News & ToursApril 8, 2011

Crenshaw, Jackson make special walk again

AUGUSTA, Ga. -- As they came up the hill to the 18th green, Ben Crenshaw put his hand on Carl Jackson's back, a two-time Masters champion, in his 40th appearance, walking home with his caddie, in his 50th appearance. They've made that walk together the last 35 years. If this one were the last, and it may be, it was a wonderful moment, the men lit by the late afternoon's golden sun, applause washing over the two walking as one.

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*Crenshaw walks with Jackson to the 18th green. (Photo by David Cannon/Getty Images) *

"The people were so gracious today and so sweet to Carl," Crenshaw said. "They're so heartfelt, it's so heartfelt. They're seeing something that's not going to happen again. Carl's a huge part of this place."

Jackson was 14 when he first caddied at Augusta National. Crenshaw was 19 when he first played here. He won the tournament in 1984, with his father, Charlie, following in the gallery, and he won again, improbably, in 1995, the week of the death of his long-time mentor, Harvey Penick. That April, when the last putt fell in, Crenshaw bent nearly double in tears, his hands to his face, and Carl Jackson put his hand on his man's back.

Crenshaw's 77 on Friday, after his first-round 78, wasn't good enough to make the cut. At age 59, he may decide his playing time is done here. In the moments after the round, it seemed clear he could leave the work done as it has been done and have no regrets. "I've had a wonderful life just here at Augusta," he said. "My God, I spent a lot of my life here and have had a lot of great moments that are life-giving to me."

Ending it now, coming to the 18th with his man on the bag, both making the champion's walk up that hill, caps off in salute to the fans -- what more could a guy ask? "I don't know if quitting now will be that difficult, really," he said. "I've been really lucky."

-- Dave Kindred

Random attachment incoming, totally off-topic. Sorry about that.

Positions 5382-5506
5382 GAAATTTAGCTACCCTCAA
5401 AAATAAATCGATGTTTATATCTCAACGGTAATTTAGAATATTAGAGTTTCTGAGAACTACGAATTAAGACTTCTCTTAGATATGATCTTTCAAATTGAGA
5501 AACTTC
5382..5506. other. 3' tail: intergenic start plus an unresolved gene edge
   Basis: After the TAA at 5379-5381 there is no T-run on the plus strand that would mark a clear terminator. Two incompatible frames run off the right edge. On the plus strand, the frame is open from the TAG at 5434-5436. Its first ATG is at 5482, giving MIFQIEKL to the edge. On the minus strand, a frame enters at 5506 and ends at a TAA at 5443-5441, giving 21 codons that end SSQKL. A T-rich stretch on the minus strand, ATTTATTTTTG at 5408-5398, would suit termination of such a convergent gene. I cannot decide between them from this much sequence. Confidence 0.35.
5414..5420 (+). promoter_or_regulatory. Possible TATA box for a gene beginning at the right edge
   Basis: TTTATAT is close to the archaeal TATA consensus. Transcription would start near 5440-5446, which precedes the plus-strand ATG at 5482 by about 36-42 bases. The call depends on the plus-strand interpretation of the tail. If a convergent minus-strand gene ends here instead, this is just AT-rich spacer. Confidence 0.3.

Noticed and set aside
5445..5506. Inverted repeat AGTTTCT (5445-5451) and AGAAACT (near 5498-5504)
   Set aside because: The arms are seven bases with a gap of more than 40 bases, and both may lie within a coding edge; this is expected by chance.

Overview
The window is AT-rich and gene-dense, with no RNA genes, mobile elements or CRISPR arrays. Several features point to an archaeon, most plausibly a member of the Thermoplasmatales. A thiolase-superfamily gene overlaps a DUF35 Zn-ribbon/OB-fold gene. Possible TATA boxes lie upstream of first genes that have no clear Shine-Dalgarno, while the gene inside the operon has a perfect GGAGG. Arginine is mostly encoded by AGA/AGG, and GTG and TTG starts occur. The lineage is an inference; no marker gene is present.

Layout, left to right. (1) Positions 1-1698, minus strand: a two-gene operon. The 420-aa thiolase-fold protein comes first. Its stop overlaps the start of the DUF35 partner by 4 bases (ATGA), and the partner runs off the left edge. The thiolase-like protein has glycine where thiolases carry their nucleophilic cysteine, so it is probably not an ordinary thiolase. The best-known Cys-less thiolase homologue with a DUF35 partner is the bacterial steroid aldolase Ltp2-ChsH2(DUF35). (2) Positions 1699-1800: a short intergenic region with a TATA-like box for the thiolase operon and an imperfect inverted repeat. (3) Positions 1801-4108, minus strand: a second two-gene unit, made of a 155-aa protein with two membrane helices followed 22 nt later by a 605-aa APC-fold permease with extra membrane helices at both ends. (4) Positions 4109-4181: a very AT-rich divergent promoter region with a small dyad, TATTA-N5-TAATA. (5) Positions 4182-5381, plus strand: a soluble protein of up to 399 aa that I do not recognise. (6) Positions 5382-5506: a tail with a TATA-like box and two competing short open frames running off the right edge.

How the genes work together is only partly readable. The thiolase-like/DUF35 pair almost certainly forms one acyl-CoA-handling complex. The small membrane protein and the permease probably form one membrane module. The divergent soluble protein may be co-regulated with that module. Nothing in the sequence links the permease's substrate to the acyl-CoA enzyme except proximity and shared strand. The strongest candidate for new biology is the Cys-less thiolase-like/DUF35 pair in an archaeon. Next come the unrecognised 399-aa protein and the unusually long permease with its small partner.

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](http://blog.golfdigest.com/golf-tours-news/blogs/local-knowledge/assets_c/2011/04/110408_crenshaw_jackson_470-29862.html)

               Jackson was 14 when he first caddied at Augusta National. Crenshaw was 19 when he first played here. He won the tournament in 1984, with his father, Charlie, following in the gallery, and he won again, improbably, in 1995, the week of the death of his long-time mentor, Harvey Penick. That April, when the last putt fell in, Crenshaw bent nearly double in tears, his hands to his face, and Carl Jackson put his hand on his man's back.

Crenshaw's 77 on Friday, after his first-round 78, wasn't good enough to make the cut. At age 59, he may decide his playing time is done here. In the moments after the round, it seemed clear he could leave the work done as it has been done and have no regrets. "I've had a wonderful life just here at Augusta," he said. "My God, I spent a lot of my life here and have had a lot of great moments that are life-giving to me."

Ending it now, coming to the 18th with his man on the bag, both making the champion's walk up that hill, caps off in salute to the fans -- what more could a guy ask? "I don't know if quitting now will be that difficult, really," he said. "I've been really lucky."

-- Dave Kindred

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